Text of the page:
Why a sufficiently competent artificial intelligence looks indistinguishable from a time anomaly. Yudkowsky’s FB post seems to be copy-and-paste resistant, so you’ll just have to go and read the damn thing.
The Paperclipper angle is also interesting. If a synthetic mind with ‘absurd’ (but demanding) terminal goals was able to defer actualization of win-points within a vast time-horizon, in order to concentrate upon the establishment of intermediate production conditions, would its behavior be significantly differentiable from a rational value (i.e. intelligence) optimizer? (This blog says no.) Beyond a very modest threshold of ambition, given a distant time horizon, terminal values are irrelevant to intelligence optimization.
The null hypothesis dramatized.
ADDED: Meanwhile …
Dark Ecologies has been digging ever deeper into time anomaly. An impressive knot of twistedness is gathered together in this post:
… the collapse of the future upon the present event retroactively posits the event as a consequence of this future decision; therefore future information collapses upon the past in such a way that the causal system appears teleological (from our standpoint) when in fact it is retroactive (from the future decisional process). What we’re saying is that Time a weirder than we would like to believe … it’s as if from our perspective things, events, etc. have a purpose, a teleology; but, the truth is that it is much weirder: time is not bound to the arrow of some forward, linear movement, but can effect our present moment from the future …
Is there really a difference being noted here?
Postulated: The intensity of time-travel fiction — and specifically backward time-travel fiction — is a critical index of modernity. As the time of modernity, initially grasped as a departure from traditional cyclicity, is prolonged into deepening nonlinear vortex, it provokes time-travel narrative as a figure in which to seek resolution. The apocalyptic, or communicative action of the end upon its past (through prophecy), is destined to final subsumption within the image of templexity. With the formulation of the Terminator mythos, in the last years of the 20th century, this process of subsumption is essentially complete. In this rigorous sense, the Terminator — as its name suggests — announces the inauguration of the End Times, when the thought of auto-production, emerging in phases from developments in cybernetics, is culturally acknowledged in its comprehensive cosmic-historical implication. The time-travel ‘bootstrap‘ or ‘ontological paradox’ is hazily recognized as the occult motor, or operational singularity, of the modern historical process.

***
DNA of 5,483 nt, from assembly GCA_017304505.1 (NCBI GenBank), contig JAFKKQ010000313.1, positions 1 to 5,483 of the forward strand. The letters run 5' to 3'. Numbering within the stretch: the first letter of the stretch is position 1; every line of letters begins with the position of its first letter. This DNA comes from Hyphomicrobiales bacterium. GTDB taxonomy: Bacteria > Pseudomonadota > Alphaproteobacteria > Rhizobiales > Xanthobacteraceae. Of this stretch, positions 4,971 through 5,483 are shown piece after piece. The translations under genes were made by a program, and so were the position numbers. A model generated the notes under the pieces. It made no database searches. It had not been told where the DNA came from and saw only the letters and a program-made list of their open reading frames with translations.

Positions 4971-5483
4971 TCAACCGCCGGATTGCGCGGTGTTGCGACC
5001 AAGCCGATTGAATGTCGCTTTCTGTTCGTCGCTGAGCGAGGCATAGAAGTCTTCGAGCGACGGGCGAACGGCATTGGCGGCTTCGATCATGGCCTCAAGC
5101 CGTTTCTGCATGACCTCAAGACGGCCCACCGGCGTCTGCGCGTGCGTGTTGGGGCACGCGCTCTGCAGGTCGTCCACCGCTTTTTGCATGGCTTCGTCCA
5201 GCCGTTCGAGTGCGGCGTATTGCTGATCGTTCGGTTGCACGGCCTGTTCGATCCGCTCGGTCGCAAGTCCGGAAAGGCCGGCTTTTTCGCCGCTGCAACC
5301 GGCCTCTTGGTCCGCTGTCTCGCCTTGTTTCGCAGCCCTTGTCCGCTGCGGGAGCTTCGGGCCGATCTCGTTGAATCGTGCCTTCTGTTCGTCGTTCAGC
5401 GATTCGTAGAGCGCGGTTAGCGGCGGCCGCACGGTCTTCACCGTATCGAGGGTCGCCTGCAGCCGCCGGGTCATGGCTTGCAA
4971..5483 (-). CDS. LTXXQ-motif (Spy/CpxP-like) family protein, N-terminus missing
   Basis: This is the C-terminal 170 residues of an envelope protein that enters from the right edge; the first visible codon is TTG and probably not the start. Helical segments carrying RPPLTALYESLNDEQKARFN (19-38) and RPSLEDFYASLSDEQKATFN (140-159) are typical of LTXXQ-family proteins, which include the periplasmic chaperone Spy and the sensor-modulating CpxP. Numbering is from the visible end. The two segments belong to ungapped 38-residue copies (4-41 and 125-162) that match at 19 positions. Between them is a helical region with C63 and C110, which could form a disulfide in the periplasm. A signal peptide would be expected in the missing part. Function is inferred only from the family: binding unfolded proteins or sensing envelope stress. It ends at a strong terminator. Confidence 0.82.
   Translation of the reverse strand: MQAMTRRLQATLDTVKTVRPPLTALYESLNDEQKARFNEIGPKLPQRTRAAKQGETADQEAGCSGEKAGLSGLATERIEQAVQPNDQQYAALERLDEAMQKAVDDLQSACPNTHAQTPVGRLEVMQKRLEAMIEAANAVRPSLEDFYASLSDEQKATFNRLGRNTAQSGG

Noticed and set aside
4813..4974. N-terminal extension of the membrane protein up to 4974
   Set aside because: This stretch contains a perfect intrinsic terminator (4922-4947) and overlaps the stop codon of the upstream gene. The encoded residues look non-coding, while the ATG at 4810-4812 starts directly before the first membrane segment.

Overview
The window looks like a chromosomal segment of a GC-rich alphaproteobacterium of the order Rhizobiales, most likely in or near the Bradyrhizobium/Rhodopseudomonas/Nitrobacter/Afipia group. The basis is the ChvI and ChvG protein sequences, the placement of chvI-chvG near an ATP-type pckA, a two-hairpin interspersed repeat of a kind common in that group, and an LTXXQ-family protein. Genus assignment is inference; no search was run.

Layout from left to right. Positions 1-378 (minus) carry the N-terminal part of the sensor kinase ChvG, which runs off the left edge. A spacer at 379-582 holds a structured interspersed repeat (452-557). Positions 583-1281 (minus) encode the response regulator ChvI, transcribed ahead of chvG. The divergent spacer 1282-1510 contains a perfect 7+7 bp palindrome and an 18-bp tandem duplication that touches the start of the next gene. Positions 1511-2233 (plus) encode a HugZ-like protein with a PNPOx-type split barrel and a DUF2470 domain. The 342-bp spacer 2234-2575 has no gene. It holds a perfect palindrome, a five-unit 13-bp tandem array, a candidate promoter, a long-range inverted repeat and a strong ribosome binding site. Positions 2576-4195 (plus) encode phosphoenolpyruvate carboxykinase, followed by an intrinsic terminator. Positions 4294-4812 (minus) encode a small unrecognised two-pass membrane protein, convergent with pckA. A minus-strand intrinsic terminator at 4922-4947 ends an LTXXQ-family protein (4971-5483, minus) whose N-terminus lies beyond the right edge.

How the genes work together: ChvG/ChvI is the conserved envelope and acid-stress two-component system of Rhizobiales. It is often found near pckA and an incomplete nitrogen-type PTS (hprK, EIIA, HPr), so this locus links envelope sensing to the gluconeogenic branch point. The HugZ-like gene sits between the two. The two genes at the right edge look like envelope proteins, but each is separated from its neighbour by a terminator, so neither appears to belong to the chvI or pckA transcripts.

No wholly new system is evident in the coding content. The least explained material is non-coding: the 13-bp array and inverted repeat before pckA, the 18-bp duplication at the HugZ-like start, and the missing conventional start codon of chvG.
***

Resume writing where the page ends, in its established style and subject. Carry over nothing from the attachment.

Any positive cybernetic dynamic is open to logical interpretation (and dismissal) as a paradox. The Epimenides or Cretan Paradox, for instance, describes a reality-consistent recurrent cycle of escalating skepticism from the perspective of positive cybernetics, but nothing more than a concurrent self-contradiction from that of formal logic. The ontological paradox invites the same divergent reception. Auto-productive being is either a realistic foundation, or a formal absurdity, with the variance depending on whether self-reference is apprehended as a substantial dynamic or a static formality. From a certain — respectably established — orientation, the encouragement of circuit ontology within advanced modernity can only appear as a solicitation of madness.
Christopher Nolan’s Interstellar (2014) is a movie whose narrative loop is based explicitly upon ontological paradox. (It arrived too late to be referenced in Templexity.) The circuit of auto-production it describes is looped around black-hole cosmology, involving specific gravitational information that is inaccessibly occluded by the event horizon of collapsed stars, yet indispensable to the survival of the civilization eventually capable of retrieving it. The templex pattern outlined in the movie is exquisite. (Kip Thorne is doubtless owed considerable appreciation for that.)
The hypothesis of templexity is that the machine stimulating cultural absorption in the ontological paradox cannot stop. In regards to what has already happened, we haven’t seen anything yet.
I’ve attached a number to his post out of sheer hubris. The two Templexity reviews so far have already exceeded my expectations as to sympathy and insight.
Craig Hickman provides a typically-intricate, richly-contextualized, and metaphysically-engaged discussion over at Dark Ecologies. While keeping his own preoccupations impressively unobtrusive, it isn’t difficult for the reader to connect his angle of approach with persistent themes running through the blog — especially the recent abundant explorations of accelerationist writings and controversies.
Henry Dampier takes a more urbane, literary and sociological approach, with greater attention to the American side of the Hollywood-meets-Shanghai narrative.
The only reasonable complaint I could muster about these responses is that their relentless amiability threatens to throw me badly off my guard.
Gibson’s new time-disorder novel The Peripheral now has me hooked …
“Why haven’t I heard of it before?”
“It’s new. It’s quiet. Lev looks for new things, things his family might invest in. He thinks this one may be out of Shanghai. Something to do with quantum tunneling.”
“How far back can they go?”
“Twenty twenty-three, earliest. He thinks something changed, then; reached a certain level of complexity. Something nobody there had any reason to notice.”
“Remind me of it later.” …
P.39 in my clunky dead-tree edition.